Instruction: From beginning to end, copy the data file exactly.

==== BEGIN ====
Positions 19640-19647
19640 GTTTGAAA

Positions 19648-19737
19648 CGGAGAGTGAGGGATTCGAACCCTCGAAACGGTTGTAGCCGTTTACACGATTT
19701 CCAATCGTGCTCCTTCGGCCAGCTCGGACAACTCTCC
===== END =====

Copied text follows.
Positions 19640-19647
19640 GTTTGAAA

Positions 19648-19737
19648 CGGAGAGTGAGGGATTCGAACCCTCGAAACGGTTGTAGCCGTTTACACGATTT
19701 CCAATCGTGCTCCTTCGGCCAGCTCGGACAACTCTCC